SAIL Recap 2017

Last week we had another successful run of our Physics & Human Physiology “SAIL” outreach day camp for high school students. I just realized that this is the 10th year I’ve co-run a SAIL camp, which means I should probably offer some grand assessment of it. Instead, I’ll just jot a few notes, post a … Continue reading SAIL Recap 2017

How I learned to stop worrying and love tuition increases. (Not really.)

The University of Oregon (UO) recently announced that it will increase undergraduate tuition by about $1000 per year, from $10,762 to $11,707 for in state students and $33,442 to $34,387 for out-of-state students. This isn’t an aberration: as is the case that most US universities, tuition has skyrocketed over the last decade or two. Here’s … Continue reading How I learned to stop worrying and love tuition increases. (Not really.)

Election day biophysics

(A short election day post!) I always start off my “biophysics for non-science majors” class with an interesting picture. Today, since it’s election day, I tried to think of something that links politics and science and came up with these photos that I took at the Library of Congress this past summer, where there’s a … Continue reading Election day biophysics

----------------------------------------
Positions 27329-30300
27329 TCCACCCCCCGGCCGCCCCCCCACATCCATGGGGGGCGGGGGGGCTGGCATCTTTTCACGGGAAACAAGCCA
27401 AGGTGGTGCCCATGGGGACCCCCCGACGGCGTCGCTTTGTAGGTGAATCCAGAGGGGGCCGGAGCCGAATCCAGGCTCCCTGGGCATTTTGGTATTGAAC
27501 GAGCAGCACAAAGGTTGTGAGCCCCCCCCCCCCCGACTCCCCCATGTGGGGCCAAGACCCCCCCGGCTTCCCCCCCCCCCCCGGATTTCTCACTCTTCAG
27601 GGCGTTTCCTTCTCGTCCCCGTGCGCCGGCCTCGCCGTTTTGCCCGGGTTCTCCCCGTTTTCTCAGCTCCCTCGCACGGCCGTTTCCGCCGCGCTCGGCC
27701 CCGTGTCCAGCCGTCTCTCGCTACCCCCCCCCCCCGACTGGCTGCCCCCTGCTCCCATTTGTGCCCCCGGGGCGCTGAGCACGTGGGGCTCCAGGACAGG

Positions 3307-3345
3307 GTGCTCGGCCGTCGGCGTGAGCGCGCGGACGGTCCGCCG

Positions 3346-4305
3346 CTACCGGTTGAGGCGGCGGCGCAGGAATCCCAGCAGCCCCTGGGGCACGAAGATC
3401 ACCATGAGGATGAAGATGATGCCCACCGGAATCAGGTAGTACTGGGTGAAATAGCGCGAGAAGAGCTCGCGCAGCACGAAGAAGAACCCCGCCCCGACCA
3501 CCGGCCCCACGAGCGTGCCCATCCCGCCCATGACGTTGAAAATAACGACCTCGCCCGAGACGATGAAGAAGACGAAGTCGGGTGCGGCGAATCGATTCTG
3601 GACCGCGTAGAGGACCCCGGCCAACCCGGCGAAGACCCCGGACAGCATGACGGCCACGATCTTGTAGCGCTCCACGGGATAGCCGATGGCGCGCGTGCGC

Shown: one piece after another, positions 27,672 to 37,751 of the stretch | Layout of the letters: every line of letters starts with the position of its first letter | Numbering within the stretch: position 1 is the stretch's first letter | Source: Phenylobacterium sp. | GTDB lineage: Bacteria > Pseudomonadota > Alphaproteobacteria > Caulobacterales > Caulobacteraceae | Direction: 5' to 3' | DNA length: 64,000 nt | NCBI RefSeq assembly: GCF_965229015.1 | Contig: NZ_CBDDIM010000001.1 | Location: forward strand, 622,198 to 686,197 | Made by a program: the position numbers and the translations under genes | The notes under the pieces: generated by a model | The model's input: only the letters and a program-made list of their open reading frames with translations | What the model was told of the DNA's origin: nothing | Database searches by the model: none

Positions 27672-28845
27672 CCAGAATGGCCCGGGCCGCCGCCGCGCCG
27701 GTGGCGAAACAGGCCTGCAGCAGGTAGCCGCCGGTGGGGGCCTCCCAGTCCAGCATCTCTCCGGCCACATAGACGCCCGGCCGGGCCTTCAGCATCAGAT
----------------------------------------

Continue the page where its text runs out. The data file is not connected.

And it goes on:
You may not be interested in noise, but noise is interested in you

[Edit, Sept. 25, 2016: In retrospect, this is a confusing post. The overall point is fine, but my contrived illustration is not a good one.] At an otherwise excellent talk some time ago, the speaker put up a graph like this (look below — not the cheetah)… …and said that the two sets of data points, … Continue reading You may not be interested in noise, but noise is interested in you